The Aunts’ House is a delightful coming of age story set in 1942 Sydney. Author Elizabeth Stead has conjured an ensemble of quirky, lovable characters that would make Charles Dickens envious.
Angel Martin is an orphaned child foisted upon long-suffering boarding house mistress, Missus Potts. Enraged upon discovering Angel hasn’t brought the inheritance she’d counted on when she promised her dying mother she’d look after her, Missus Potts promptly sells Angel’s few worldly possessions and puts her new charge to work in the kitchen.
But Angel refuses to accept her lot in life. Every Sunday she rides the tram to the beach where her father’s spinster sisters live.
She is not welcomed by her only surviving relatives: they lock the gates on her, tell her to go away and blame Angel’s mother for killing their brother.
Angel isn’t deterred. She’s determined to wear them down and make them love her. She regularly climbs the fence, breaks into the house and forces her way into their lives and their hearts.
Angel is frequently accused of being not right in the head; ladies on the tram whisper ‘autism’. The beauty of this book is that Angel’s mental state is never given a definitive label. The story also makes it’s quite clear that madness is relative.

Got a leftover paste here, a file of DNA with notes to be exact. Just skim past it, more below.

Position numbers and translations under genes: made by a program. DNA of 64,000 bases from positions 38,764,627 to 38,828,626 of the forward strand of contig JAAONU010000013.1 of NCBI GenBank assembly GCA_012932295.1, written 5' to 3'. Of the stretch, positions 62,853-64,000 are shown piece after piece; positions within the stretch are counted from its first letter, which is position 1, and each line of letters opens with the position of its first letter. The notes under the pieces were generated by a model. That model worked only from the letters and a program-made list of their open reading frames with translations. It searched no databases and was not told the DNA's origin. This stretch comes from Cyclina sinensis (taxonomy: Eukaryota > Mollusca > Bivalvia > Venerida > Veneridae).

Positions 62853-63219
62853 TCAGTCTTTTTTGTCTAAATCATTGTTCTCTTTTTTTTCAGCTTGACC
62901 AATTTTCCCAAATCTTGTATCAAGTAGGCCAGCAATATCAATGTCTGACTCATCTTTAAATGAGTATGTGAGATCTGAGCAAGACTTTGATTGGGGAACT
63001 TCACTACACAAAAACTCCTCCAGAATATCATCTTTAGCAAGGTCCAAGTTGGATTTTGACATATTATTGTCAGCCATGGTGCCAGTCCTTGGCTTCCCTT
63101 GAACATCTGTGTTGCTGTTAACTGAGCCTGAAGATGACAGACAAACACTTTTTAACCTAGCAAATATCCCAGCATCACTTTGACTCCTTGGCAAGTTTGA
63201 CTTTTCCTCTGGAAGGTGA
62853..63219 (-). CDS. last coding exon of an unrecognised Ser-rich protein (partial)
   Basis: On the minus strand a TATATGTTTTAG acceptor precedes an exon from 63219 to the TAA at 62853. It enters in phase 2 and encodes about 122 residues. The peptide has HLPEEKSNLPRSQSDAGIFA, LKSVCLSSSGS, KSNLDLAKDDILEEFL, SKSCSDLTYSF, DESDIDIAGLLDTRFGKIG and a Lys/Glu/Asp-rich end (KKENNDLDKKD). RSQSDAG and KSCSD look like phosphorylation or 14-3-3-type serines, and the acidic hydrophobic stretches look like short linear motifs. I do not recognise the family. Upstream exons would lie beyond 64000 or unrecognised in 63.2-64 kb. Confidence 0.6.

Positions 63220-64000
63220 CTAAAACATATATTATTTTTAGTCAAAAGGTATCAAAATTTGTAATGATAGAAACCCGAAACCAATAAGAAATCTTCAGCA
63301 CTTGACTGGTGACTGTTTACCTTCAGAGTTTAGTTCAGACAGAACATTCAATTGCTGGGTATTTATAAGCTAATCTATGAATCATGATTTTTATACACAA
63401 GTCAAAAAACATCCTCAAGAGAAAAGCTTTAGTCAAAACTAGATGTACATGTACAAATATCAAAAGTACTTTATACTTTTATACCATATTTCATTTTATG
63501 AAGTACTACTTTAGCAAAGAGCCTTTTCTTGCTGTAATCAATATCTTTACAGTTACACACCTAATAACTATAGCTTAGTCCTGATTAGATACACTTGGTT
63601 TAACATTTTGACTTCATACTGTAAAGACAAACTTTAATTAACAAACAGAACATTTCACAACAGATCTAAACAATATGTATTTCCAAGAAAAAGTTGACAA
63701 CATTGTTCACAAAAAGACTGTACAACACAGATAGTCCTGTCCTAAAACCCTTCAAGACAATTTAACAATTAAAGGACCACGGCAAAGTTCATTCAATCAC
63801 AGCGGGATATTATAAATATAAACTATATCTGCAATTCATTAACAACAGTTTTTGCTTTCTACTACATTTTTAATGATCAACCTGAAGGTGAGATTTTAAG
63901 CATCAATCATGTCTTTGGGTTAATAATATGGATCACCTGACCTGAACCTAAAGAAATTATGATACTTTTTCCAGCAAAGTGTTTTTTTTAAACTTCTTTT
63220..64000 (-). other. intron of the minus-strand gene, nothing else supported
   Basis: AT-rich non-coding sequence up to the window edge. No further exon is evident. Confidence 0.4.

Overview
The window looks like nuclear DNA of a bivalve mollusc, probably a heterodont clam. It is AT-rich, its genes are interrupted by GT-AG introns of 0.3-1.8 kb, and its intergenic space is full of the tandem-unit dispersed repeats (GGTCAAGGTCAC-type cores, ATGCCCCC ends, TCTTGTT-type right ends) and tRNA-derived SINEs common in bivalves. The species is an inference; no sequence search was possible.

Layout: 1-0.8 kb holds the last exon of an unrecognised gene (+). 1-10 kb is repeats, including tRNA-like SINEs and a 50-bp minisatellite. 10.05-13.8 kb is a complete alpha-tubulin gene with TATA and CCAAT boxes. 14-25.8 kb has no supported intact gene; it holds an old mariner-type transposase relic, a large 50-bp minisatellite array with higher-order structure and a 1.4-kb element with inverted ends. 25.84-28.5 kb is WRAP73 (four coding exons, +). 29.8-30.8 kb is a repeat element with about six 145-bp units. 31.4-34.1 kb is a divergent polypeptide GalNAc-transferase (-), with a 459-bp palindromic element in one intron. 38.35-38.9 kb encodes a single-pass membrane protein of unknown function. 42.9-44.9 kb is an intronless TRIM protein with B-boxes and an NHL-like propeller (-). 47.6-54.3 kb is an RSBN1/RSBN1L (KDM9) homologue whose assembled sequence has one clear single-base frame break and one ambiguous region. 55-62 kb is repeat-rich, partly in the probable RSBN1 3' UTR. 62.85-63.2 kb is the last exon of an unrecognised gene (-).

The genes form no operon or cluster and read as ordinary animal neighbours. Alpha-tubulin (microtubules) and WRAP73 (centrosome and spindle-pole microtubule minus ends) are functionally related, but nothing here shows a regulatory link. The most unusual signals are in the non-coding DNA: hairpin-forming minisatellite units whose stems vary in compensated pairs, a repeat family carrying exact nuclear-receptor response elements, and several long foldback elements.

Missus Potts’ boarding house lives in the shadow of the local sanatorium where Angel’s mother died and Winifred Varnham’s sister is being treated. And yet at times the boarding house and the aunts’ house both feel like mad houses.
It begs the question – where does quirkiness end and mental illness begin? Who’s to say what is ‘normal’ anyway?
The likeness to Dickens’ style is quite conscious, with more than half a dozen references to him throughout the novel. Fewer than twenty pages pages in, just as I was beginning to think to myself, “I haven’t met characters quite this wonderfully colourful since Mr Micawber in David Copperfield”, I read this:
Angel Martin had a favourite writer at that time. It was Mister Charles Dickens and he would have loved Persia Potts. In fact, she thought Charles Dickens would have loved the whole bloody thing – the boarding house and its madness and milk carts slipping down the surface of Duffy Street, never mind the season. He would have loved it all.
Dickens had an amusing habit of sending troublesome characters to Australia at the end of his 19th century novels. I often wondered what happened to them and their descendants. Thanks to Stead’s wonderful new novel, now I feel like I know!
This is a really fun, beautifully written story with characters that will stay with you for a long time.
Disclosure: I received this book from the publisher for the purpose of review.